When you’re building robotics applications on Raspberry Pi, you don’t always
have a keyboard and monitor available. During our workshops last year we worked
almost entirely with SSH in order to control the Pis. But in order to do that,
you need a working WiFi connection.

In the following tutorial, you’ll learn how to configure the Raspberry Pi to
connect to your WiFi network, whether or not you have a monitor and keyboard
available.

Key concepts

This tutorial is written for a Raspberry Pi Zero W
running Raspbian, but the same steps should work for any Raspberry Pi, as long
as it has a working WiFi antenna – if your Raspberry Pi is another model, for
example, you might need to use a USB WiFi antenna.

You’ll also need to be familiar with these things:

IP address – This is a numerical address that a host, such as the
Raspberry Pi, can be reached under on a network. An address is assigned to a
host when it lots onto the network.

Two version of IP addresses are currently in use: IPv4 and IPv6. IPv6 is the
newer version and has longer addresses in order to be make it possible to use
more addresses in a network. An example IPv6 address might look like
2a00:1450:4016:800::200e. An example IPv4 address might look like
172.16.254.1.

Hostname – This is a human readable name which is assigned an IP address
in a network. The intent behind this is to 1) make it easier for humans to
remember how to access a given host and 2) assign a logical name to a service,
so that it can be reachable even if it’s found at a different IP address than
expected. An example of this is google.com. No matter what machine
Google is currently using to host its search service, you should be able to
find it under google.com. If you’re working with one of the images
supplied by Full Stack Embedded at the workshops in 2017, your hostname will be
fse2017-x, where x is a letter. If you’re
working with a fresh install of Raspbian, your Pi’s hostname is probably
raspberrypi.

Portable WiFi hotspot – In case you don’t have access to a building’s
WiFi network, you can normally use your phone to create a WiFi hotspot. This
can be used to give your Pi internet access, or – in our case more importantly
– connect to your Pi from your computer. In order to make this possible, both
the Pi and the computer need to be connected to the same WiFi network, i.e.
your phone.

Not every phone allows the same options in order activate and configure a WiFi
hotspot, and some phones give you more information about the connected hosts
than others do. In this tutorial, the examples will be shown using a Neffos X1
Lite running Android 8. See the end of the tutorial for instructions on how to
set up such a hotspot.

Configuring the WiFi connection with a monitor and keyboard

If you have the necessary equipment, this is probably the easiest way to do it.
Boot your Pi and log onto the command line.

Hostname

It’s useful to know your Pi’s hostname. It’s shown on the command line like
this:

pi@raspberrypi ~ $

In this line, pi is the username, @ separates the
username and hostname, raspberrypi is the hostname, ~
shows you the folder you’re currently working in (~ is an alias
for the current user’s home directory, so in this case /home/pi),
and $ is a sign showing you that the line is a command prompt, so
your input comes afterwards. If you’re happy with that hostname, write it down.

You can also find the hostname located in a file, /etc/hostname.

Setting the hostname

The easiest way to set the hostname is to edit the file
/etc/hostname using your favorite text editor. When your Pi boots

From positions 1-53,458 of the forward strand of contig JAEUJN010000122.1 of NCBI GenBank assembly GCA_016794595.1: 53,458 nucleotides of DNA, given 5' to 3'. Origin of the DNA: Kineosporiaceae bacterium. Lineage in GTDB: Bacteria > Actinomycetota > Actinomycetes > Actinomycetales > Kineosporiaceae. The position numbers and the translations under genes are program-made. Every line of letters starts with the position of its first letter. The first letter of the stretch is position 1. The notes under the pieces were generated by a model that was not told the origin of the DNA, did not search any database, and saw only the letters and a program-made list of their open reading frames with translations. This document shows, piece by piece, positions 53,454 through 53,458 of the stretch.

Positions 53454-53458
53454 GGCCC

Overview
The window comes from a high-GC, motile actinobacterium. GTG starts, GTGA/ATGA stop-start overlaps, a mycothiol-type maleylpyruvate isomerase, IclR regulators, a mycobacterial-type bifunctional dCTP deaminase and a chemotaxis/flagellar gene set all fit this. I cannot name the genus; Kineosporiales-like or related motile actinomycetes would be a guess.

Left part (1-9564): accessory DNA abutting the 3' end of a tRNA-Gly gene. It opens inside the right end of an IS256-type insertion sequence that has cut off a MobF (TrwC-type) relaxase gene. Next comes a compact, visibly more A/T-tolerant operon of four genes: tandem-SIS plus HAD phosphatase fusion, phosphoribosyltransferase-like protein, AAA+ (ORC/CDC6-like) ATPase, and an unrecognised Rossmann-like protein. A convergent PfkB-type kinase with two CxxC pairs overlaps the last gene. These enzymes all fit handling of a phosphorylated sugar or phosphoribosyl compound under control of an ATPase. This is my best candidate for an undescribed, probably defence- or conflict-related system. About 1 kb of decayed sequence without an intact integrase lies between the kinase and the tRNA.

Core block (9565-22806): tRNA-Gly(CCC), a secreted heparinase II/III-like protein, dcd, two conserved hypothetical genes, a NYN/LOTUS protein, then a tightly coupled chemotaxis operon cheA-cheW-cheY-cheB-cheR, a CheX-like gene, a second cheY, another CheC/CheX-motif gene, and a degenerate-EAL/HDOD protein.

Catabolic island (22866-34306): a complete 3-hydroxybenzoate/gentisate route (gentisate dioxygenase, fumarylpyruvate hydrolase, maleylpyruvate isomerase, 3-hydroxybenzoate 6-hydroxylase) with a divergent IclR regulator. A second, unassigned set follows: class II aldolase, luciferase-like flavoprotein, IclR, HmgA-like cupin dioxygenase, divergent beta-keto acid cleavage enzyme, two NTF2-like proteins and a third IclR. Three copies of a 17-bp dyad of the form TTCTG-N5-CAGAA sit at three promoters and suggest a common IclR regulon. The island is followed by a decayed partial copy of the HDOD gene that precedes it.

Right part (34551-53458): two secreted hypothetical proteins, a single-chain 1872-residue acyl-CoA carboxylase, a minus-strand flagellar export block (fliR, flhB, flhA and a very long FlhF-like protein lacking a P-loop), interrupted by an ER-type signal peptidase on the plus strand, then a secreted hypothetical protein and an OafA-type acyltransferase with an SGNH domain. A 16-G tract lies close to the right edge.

the next time, it will use the content of that file as its hostname.

You can also do it with the hostname tool, e.g. as follows:

sudo hostname my-host-name

This sets the hostname of the current host to my-host-name.

Another alternative is to use raspi-config, which lets you set the
hostname interactively. Just follow the instructions in the prompts.

Enabling SSH

If you want to connect to your Pi using SSH, you’ll need to enable SSH. You can
enable it like this:

sudo systemctl enable ssh

This enables the SSH service to work.

sudo systemctl start ssh

Afterwards, this starts the SSH service.

Another way to do this is interactively, using the raspi-config
tool.

After you’ve completed those steps, you can connect to your Pi from another
network as follows, filling in the variable names to match your Pi’s
configuration:

ssh $USERNAME@$HOSTNAME

And remember, the hostname is actually an alias for the IP address, so you can
also connect like this:

ssh $USERNAME@$IP_ADDRESS

Of course, this will only work if you fill in the correct values to substitute
the variables.

Configuring WiFi access credentials

You can configure your Pi for WiFi access by editing the file
/etc/wpa_supplicant/wpa_supplicant.conf. This file must be edited
as a super user, so you’ll need to access it using sudo $EDITOR
(of course substituting $EDITOR for the editor of your choice,
like nano or vi). In order to let your Pi connect
automatically to your network, add the following text to the file:

network={
    ssid="$NETWORK"
    psk="$PASSWORD"
}

As usual, substitute out the values for $NETWORK and
$PASSWORD to match your network.

If you’re not sure what your network is called, you can find the available
networks by running:

sudo iwlist wlan0 scan

This will output a lot of information about all the available networks. You can
limit the output to only the network names like this:

sudo iwlist wlan0 scan | grep ESSID

You’ll still need to know the password, of course!

Securing your connection credentials

If you’re worried about storing your password in plain text on the Pi’s SD
card, you’re absolutely right. Anybody with access to the SD card could find
out your password. A better way is to store an encrypted PSK. You can generate
one like using the wpa_passphrase tool like this: